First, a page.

Fast food strikes hit NYC: ‘We should get more respect’

Liz Goodwin
Yahoo News
Demonstrator Zev Nicholson, of Boston, left, holds a placard and chants during a protest outside a McDonalds fast foot restaurant, Tuesday, March 18, 2014, in Boston, held to call attention to the denial of overtime pay and other violations protesters say deprive workers of the money they're owed. (AP Photo/Steven Senne)
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Demonstrator Zev Nicholson, of Boston, left, holds a placard and chants during a protest outside a McDonalds fast foot restaurant, Tuesday, March 18, 2014, in Boston, held to call attention to the denial of overtime pay and other violations protesters say deprive workers of the money they're owed. (AP Photo/Steven Senne)

NEW YORK--Thousands of workers walked off fast food and retail jobs in more than 100 cities Thursday, protesting what they call poverty wages that do not allow them to support themselves or their families.

Reynetta Bennett, a 23-year-old Wendy’s employee, joined a rally of dozens of union members and workers in downtown Brooklyn Thursday. The protesters gathered outside the Wendy’s sliding doors, which were locked, chanting that they wanted to be paid $15 an hour.

“I just think we should get more respect,” Bennett, who makes $8.15 an hour after seven years at her job, told Yahoo News. “We should get paid a decent wage.”

Fast food jobs are no longer just for teenagers looking to get a little bit of job experience and pocket change after school. Nearly 70 percent of fast food workers are the primary bread-winners for their families, according to a study from the University of Illinois that was funded by a group pushing for higher wages for the workers. About a quarter of workers are supporting kids, the study found.

The battle for higher fast food wages began last winter, when some of these same groups staged walk outs and rallies. So far, not much has materialized from the efforts, in part because fast food employees are regarded as replaceable. Also, fast food franchises are operated by a patchwork of owners and employee turnover is high, making unionization difficult.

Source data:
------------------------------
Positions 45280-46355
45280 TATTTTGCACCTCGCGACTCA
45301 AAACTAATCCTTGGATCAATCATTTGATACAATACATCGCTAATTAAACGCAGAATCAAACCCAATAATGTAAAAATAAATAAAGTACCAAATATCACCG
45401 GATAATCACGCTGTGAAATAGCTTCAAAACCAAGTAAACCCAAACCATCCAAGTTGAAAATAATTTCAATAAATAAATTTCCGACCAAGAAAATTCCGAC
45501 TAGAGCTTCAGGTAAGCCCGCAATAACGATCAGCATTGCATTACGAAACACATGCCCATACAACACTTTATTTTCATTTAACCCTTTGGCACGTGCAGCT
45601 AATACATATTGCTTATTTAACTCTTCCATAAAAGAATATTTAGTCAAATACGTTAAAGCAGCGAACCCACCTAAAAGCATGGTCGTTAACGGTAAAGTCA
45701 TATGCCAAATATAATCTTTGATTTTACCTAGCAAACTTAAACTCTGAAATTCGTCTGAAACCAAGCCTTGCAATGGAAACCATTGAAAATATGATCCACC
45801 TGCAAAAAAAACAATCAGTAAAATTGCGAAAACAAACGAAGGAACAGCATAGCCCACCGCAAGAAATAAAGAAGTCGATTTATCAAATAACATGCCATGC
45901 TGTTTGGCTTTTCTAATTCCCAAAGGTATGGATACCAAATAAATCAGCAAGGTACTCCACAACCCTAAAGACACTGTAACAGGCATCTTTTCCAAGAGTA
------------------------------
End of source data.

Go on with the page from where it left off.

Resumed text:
But the rallies have attracted more participants and attention this year, suggesting the movement may be gaining momentum. More than 50 members of Congress sent a letter to five major fast food chains this week to urge them to raise wages.

“I think we deserve a raise,” said Pierre, a worker who walked out of the Brooklyn Wendy’s Thursday. “I think we need a union.”

Bennett, the Wendy’s worker, says the 30 hours a week she is allotted at work is not enough to survive. Like many fast food workers, she relies on public assistance—in her case, food stamps--to make ends meet.

Those pushing for higher wages for these workers argue that taxpayers often end up footing the bill when low-income workers sign up for welfare in order to survive. 

The U.S. minimum wage is $7.25, which adds up to about $15,000 a year for a full-time worker. Fast food workers are agitating for $15 per hour, which they say is what it would take to support themselves and their families. Nearly 60 percent of all jobs created since 2008 have paid hourly wages of $13.83 or less, leading to frustration about stagnating wages for many American workers.

Bennett said if she was paid an hourly wage of $15, she’d be able to save up to attend college. “I could start a family, as well," she said.

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